Why Your Child May Have a Black Tongue

While there is a condition called black hairy tongue (lingua villosa nigra), which is caused by an overgrowth of bacteria or yeast on the tongue, most kids with a black tongue have a much simpler explanation.

Doctor using tongue depressor to look in girl's mouth
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Bismuth and Black Tongue

Did you give your child Pepto-Bismol recently? Medications like Pepto-Bismol, or other drugs that have bismuth as an ingredient, can cause a black discoloration or staining on your tongue for a few days. It is harmless and goes away a few days after you stop taking the medication.

It occurs when bismuth combines with sulfur, which can sometimes be found in trace amounts in our saliva, forming bismuth sulfide. Since you can also have sulfur in your GI tract, taking medications with bismuth can sometimes also temporarily darken your stool.

Interestingly, many experts think that it is the bacteria in the mouth that are responsible for producing volatile sulfur compounds. That sulfur is one of the things that can lead to bad breath.

Once your child is feeling better, it might be a good time to review his oral hygiene regimen and make sure he is brushing and flossing well and has been to the dentist recently.

Pepto-Bismol and Reye Syndrome

Keep in mind that the main ingredient in Pepto-Bismol, bismuth sub-salicylate, has been linked with Reye's syndrome, a potentially life-threatening disorder that has been associated with kids who take it and also have viral illnesses, especially the flu or chickenpox.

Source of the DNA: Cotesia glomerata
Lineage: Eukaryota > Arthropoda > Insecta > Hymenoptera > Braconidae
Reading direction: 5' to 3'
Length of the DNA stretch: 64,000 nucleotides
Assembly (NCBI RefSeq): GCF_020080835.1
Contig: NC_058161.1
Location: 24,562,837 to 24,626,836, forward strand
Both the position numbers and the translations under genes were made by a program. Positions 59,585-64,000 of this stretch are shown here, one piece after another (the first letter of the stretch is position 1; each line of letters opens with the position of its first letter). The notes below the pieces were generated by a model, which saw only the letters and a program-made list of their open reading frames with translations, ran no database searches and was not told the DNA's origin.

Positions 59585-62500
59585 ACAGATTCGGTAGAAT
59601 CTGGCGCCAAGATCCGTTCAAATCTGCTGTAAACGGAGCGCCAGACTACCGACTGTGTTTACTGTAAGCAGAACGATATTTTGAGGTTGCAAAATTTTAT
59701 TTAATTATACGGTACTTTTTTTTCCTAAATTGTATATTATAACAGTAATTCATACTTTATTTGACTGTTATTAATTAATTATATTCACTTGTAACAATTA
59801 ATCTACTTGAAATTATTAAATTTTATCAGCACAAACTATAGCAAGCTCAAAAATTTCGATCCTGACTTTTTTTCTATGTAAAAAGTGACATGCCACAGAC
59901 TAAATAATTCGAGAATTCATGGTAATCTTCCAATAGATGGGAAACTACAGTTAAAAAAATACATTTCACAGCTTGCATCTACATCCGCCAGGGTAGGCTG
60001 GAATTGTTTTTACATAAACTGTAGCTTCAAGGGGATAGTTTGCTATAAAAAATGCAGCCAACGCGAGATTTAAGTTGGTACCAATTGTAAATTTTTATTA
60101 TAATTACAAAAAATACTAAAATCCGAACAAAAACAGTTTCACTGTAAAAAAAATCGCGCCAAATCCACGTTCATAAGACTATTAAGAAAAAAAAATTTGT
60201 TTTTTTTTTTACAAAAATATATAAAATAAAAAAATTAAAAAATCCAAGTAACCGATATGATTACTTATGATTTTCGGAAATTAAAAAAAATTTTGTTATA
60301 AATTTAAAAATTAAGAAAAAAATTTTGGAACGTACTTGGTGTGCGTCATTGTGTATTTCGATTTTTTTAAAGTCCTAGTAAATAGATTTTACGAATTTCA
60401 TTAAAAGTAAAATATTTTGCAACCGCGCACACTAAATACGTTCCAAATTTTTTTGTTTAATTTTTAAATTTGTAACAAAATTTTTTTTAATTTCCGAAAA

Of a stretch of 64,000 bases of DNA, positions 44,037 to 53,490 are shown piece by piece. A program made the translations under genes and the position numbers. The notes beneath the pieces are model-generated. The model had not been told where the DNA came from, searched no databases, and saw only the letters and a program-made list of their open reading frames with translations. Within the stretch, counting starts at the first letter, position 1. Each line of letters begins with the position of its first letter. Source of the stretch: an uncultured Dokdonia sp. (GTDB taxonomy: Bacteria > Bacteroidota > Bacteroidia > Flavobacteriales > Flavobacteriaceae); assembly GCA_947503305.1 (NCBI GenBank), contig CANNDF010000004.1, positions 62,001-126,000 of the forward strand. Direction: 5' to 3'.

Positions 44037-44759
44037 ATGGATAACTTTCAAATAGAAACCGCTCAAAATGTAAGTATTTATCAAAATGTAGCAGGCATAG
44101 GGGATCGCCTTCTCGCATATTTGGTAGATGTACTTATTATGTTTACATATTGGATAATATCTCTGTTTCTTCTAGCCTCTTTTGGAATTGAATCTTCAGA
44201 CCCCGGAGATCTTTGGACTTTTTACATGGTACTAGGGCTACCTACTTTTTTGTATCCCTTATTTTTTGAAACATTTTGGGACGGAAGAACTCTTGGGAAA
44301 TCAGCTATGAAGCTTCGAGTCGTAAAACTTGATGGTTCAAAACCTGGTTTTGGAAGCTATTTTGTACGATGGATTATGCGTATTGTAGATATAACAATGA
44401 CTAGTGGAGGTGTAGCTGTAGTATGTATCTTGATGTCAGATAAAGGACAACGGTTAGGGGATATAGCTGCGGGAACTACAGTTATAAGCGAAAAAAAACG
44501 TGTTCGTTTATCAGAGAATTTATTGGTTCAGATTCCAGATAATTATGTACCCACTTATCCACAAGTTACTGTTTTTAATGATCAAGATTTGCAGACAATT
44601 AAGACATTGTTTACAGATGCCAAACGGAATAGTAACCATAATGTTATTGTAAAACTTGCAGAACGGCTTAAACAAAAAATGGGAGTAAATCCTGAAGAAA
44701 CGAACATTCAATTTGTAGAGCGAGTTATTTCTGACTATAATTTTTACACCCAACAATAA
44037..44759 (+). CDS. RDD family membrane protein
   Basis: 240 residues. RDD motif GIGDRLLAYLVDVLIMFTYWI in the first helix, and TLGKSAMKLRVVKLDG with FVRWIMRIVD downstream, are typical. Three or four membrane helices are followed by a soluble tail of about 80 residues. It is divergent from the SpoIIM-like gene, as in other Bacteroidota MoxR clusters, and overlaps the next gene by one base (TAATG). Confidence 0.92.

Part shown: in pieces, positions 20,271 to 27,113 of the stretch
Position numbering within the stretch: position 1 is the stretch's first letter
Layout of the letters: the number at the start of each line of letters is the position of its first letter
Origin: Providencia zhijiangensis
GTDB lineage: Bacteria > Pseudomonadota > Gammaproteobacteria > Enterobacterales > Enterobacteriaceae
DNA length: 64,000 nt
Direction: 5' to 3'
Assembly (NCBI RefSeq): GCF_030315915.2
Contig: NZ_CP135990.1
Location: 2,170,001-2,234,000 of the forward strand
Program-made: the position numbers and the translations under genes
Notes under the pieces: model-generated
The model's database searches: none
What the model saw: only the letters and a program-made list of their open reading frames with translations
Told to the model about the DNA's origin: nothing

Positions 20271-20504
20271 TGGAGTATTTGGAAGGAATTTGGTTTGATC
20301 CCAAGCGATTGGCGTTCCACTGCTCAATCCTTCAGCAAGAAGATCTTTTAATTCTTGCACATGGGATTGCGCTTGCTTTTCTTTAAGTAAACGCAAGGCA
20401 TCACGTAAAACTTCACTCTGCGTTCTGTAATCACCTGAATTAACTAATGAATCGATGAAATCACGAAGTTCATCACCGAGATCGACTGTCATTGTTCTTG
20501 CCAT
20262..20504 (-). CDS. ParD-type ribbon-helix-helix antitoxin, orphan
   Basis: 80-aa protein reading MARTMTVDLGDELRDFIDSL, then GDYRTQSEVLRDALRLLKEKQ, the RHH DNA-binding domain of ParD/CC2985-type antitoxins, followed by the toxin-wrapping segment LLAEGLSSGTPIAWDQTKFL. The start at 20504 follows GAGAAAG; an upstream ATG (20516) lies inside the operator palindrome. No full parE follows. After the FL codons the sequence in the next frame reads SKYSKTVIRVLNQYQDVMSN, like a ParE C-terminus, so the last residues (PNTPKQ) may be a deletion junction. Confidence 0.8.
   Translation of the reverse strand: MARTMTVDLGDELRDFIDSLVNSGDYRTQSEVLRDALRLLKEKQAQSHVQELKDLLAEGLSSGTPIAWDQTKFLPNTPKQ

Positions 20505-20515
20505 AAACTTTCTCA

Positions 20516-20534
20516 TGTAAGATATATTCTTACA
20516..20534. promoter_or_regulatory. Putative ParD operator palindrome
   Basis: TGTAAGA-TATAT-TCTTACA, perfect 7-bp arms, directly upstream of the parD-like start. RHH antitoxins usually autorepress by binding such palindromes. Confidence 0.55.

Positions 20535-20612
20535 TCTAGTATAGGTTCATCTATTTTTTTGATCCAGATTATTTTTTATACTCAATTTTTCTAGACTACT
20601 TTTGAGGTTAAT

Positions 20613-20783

The FDA allows the original Pepto-Bismol (and Kaopectate, which also contains bismuth sub-salicylate) to only include labeling instructions for children over age 12 years, due to the association with Reye's syndrome.

Some doctors go even further and recommend that even teens not take aspirin or salicylate-containing medicines. Since there are alternative medications, why take the risk?

Non-Bismuth Remedies for Kids

There is a version of Pepto, the newer Children's Pepto Chewable Tablets that also help relieve "heartburn, sour stomach, acid indigestion, and upset stomach due to these symptoms or overindulgence in food or drink."

Instead of bismuth sub-salicylate, Children's Pepto Chewable Tablets only contain calcium carbonate as its active ingredient. So, unlike the other forms of Pepto-Bismol, it would not be associated with Reye's syndrome and would be OK for younger children.

In fact, Children's Pepto Chewable Tablets can be given to children as young as age 2 years old. Also, Children's Pepto Chewable Tablets would not be expected to turn your child's tongue black.

Other Causes of Black Tongue

If your child didn't take Pepto-Bismol or another medication with bismuth sub-salicylate that could have turned the tongue black, then you should likely see your pediatrician. Other causes include:

  • A pigmented nevus of the tongue
  • Drinking or eating something with a black dye or food coloring
  • Drinking or eating something with a natural dye, like blackberries

Again, see your pediatrician if your child has a black tongue and hasn't taken medicine with bismuth or if it doesn't quickly go away.

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Article Sources
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  1. Goldman RD. Bismuth salicylate for diarrhea in children. Can Fam Physician. 2013;59(8):843–844. 

  2. Madhushankari GS, Yamunadevi A, Selvamani M, Mohan Kumar KP, Basandi PS. Halitosis - An overview: Part-I - Classification, etiology, and pathophysiology of halitosisJ Pharm Bioallied Sci. 2015;7(Suppl 2):S339–S343. doi:10.4103/0975-7406.163441

  3. Escoto MA. Reye's syndrome. The Nemours Foundation. Updated February, 2019.

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